This paper examines how social activist tactics affect the diffusion of social-responsibility practices. Studying collegiate adoptions of a controversial supplier-sanction practice championed by anti-sweatshop activists, we compare how non-targeted organizations are influenced by different types of practice adoptions in their environment. Drawing on interorganizational learning theory, we argue and show that disruption-linked adoptions—those that occur following activists’ disruptive protests against the adopting organization—appear to be taken under coercive pressure and therefore provide non-targeted organizations with poor inferences about the merits of the practice. In contrast, strong inferences are provided by evidence-linked adoptions—those that occur after activists use evidence-based tactics with the adopting organization—and by independent adoptions occurring without any activism. Hence the contagious effect of independent and evidence-based adoptions is greater than that of disruption-linked adoptions. We further explore differences in receptivity to contagious influence, proposing that features of an organization and its proximal environment that increase issue salience also increase susceptibility to diffusion. Our findings demonstrate the importance of including non-targeted organizations in research on social movements and corporate social responsibility. They also offer a new vantage for interorganizational diffusion research, based on how activists and other third parties shape organizational decision makers’ inferences.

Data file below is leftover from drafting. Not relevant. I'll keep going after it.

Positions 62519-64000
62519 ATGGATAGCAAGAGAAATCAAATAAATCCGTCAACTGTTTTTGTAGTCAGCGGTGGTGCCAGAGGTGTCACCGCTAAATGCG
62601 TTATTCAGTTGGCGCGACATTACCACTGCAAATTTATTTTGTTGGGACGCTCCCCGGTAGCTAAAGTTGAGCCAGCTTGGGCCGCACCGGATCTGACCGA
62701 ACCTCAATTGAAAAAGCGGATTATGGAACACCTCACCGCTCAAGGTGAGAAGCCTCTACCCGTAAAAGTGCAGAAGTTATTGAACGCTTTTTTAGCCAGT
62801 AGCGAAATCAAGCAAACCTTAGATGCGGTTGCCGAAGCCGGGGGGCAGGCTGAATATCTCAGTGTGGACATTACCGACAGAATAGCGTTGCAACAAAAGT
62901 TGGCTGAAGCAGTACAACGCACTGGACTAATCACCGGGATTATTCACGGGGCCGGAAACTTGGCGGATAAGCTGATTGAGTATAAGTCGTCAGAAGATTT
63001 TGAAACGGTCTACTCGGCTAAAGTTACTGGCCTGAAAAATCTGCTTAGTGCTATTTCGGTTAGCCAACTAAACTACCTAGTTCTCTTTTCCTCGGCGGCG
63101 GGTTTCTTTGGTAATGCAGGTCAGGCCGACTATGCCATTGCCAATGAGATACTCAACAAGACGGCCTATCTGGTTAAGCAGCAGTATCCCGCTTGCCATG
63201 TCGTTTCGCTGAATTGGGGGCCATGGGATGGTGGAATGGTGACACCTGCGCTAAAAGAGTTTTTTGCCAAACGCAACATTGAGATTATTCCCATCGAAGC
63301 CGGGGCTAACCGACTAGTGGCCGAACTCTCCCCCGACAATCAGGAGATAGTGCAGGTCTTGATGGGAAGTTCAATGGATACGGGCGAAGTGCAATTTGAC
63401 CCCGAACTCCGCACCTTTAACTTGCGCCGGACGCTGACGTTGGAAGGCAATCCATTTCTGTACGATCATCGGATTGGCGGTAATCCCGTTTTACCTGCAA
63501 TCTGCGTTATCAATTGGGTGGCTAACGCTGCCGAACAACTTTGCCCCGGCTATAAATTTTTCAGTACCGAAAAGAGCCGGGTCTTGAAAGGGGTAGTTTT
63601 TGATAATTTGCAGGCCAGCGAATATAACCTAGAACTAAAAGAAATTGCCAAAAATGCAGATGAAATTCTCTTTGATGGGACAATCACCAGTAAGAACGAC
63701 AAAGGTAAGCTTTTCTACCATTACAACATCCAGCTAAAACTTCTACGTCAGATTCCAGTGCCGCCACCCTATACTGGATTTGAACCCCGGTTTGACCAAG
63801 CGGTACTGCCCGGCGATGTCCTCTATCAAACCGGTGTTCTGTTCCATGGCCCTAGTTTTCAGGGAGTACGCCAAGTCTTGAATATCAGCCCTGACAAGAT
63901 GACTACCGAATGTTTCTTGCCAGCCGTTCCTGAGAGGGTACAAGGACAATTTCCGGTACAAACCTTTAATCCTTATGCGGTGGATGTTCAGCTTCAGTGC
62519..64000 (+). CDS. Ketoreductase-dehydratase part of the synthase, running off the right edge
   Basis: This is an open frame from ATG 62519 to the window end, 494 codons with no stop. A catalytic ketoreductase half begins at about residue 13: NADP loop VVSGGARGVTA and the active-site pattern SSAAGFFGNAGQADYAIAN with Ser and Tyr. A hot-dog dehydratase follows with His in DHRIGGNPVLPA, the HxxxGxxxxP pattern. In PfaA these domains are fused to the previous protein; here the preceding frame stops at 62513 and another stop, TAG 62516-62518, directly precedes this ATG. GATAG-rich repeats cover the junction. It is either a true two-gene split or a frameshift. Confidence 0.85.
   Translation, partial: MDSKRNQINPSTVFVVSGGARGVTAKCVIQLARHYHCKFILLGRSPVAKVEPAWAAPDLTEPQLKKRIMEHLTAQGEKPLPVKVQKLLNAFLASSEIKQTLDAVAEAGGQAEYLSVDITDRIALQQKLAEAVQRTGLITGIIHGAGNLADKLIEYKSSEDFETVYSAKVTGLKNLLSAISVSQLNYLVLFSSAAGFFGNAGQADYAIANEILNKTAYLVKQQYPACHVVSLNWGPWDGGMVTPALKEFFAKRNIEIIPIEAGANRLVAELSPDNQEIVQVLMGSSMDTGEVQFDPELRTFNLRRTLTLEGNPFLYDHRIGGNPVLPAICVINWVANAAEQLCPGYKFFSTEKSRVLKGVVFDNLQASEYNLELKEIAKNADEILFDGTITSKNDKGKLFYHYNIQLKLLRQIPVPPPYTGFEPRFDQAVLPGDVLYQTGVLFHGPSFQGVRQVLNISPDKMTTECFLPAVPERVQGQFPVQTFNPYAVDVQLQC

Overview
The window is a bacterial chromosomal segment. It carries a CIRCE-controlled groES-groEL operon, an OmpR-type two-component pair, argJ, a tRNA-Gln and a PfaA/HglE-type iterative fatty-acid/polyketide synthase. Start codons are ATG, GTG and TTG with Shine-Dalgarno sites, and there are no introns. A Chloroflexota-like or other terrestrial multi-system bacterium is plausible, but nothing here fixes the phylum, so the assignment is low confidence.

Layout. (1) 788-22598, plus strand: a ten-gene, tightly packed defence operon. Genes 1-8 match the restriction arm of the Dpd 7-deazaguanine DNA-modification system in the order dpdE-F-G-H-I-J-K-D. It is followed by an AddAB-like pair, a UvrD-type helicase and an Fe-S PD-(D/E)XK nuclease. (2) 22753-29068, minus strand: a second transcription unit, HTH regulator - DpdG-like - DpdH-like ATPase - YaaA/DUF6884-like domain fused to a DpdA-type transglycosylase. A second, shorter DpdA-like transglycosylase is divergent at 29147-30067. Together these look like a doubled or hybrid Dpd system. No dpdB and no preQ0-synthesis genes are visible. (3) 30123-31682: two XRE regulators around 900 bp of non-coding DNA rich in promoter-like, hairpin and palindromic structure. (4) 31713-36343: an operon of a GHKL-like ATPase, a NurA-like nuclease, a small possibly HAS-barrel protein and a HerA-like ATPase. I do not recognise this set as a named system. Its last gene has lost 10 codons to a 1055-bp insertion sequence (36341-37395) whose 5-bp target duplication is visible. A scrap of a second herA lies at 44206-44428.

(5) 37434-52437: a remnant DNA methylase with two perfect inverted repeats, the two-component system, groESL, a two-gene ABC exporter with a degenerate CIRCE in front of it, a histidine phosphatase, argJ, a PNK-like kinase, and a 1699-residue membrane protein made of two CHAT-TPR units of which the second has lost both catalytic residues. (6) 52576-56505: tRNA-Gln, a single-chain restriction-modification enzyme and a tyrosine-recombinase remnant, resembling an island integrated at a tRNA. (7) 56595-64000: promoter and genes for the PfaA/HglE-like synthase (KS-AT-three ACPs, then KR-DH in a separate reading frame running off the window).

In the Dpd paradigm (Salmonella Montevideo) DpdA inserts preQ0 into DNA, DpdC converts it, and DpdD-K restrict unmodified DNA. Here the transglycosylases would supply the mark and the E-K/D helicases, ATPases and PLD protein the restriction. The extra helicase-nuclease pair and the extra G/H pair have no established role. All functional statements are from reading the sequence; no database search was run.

All Science Journal Classification (ASJC) codes
- Arts and Humanities (miscellaneous)
- Sociology and Political Science
- Public Administration